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The Ambassadors (1903) Lambert Strether is sent from America to Paris to recall Chadwick Newsome, a young man who is reported to be compromising himself by an entanglement with a wicked woman. However, Strether’s mission fails when he is seduced by the social pleasures of the European capital, and he takes Newsome’s side. So a second ambassador is dispatched in the form of the more determined Sarah Pocock. She delivers an ultimatum which is resisted by the two young men, but then an accident reveals unpleasant truths to Strether, who is faced by a test of loyalty between old Europe and the new USA. This edition presents the latest scholarship on James and includes an introduction, notes, selected criticism, a text summary and a chronology of James’s life and times.
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© Roy Johnson 2013
Henry James – web links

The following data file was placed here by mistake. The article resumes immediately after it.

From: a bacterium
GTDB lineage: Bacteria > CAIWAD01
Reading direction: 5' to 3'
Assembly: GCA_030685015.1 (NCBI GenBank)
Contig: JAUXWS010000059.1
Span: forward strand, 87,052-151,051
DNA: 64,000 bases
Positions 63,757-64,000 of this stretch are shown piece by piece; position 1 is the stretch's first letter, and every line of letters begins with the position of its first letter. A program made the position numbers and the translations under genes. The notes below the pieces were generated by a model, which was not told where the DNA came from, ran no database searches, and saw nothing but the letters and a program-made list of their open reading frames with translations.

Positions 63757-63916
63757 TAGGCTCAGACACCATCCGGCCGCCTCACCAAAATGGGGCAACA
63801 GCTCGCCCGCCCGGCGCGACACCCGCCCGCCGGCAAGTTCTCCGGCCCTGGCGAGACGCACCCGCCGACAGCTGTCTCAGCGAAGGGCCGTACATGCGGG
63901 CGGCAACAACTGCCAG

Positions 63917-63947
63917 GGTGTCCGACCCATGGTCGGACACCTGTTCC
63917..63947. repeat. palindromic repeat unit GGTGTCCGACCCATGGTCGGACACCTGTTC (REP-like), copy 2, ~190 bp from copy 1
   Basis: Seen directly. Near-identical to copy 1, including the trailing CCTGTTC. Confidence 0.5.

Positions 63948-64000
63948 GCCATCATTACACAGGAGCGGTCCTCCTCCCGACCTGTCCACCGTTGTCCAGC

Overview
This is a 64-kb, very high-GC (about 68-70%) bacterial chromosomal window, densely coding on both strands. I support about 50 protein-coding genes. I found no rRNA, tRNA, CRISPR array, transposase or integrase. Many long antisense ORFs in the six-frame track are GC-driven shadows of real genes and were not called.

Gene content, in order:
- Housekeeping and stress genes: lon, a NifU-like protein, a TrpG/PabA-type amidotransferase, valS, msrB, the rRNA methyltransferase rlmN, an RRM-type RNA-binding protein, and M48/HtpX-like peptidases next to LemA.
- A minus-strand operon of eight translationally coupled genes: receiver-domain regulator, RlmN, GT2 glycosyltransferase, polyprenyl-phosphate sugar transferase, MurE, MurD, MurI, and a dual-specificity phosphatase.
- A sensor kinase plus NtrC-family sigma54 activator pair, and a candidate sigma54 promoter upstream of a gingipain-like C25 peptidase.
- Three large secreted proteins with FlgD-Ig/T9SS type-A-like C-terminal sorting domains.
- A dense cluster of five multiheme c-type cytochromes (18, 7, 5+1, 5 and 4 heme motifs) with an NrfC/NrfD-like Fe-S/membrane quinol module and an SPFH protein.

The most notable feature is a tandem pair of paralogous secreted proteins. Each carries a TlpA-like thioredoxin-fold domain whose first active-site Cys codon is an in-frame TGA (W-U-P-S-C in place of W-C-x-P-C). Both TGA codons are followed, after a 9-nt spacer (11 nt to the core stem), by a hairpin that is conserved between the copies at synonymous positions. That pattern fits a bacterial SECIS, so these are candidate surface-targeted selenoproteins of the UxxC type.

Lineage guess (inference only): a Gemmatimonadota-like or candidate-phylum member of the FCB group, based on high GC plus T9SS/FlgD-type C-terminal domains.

Henry James at Mantex
Biographical notes, study guides, tutorials on the Complete Tales, book reviews. bibliographies, and web links.
The Complete Works
Sixty books in one 13.5 MB Kindle eBook download for £1.92 at Amazon.co.uk. The complete novels, stories, travel writing, and prefaces. Also includes his autobiographies, plays, and literary criticism – with illustrations.
The Ladder – a Henry James website
A collection of eTexts of the tales, novels, plays, and prefaces – with links to available free eTexts at Project Gutenberg and elsewhere.
A Hyper-Concordance to the Works
Japanese-based online research tool that locates the use of any word or phrase in context. Find that illusive quotable phrase.
The Henry James Resource Center
A web site with biography, bibliographies, adaptations, archival resources, suggested reading, and recent scholarship.
Online Books Page
A collection of online texts, including novels, stories, travel writing, literary criticism, and letters.
Henry James at Project Gutenberg
A major collection of eTexts, available in a variety of eBook formats.
The Complete Letters
Archive of the complete correspondence (1855-1878) work in progress – published by the University of Nebraska Press.
The Scholar’s Guide to Web Sites
An old-fashioned but major jumpstation – a website of websites and resouces.
Henry James – The Complete Tales
Tutorials on the complete collection of over one hundred tales, novellas, and short stories.
More tales by James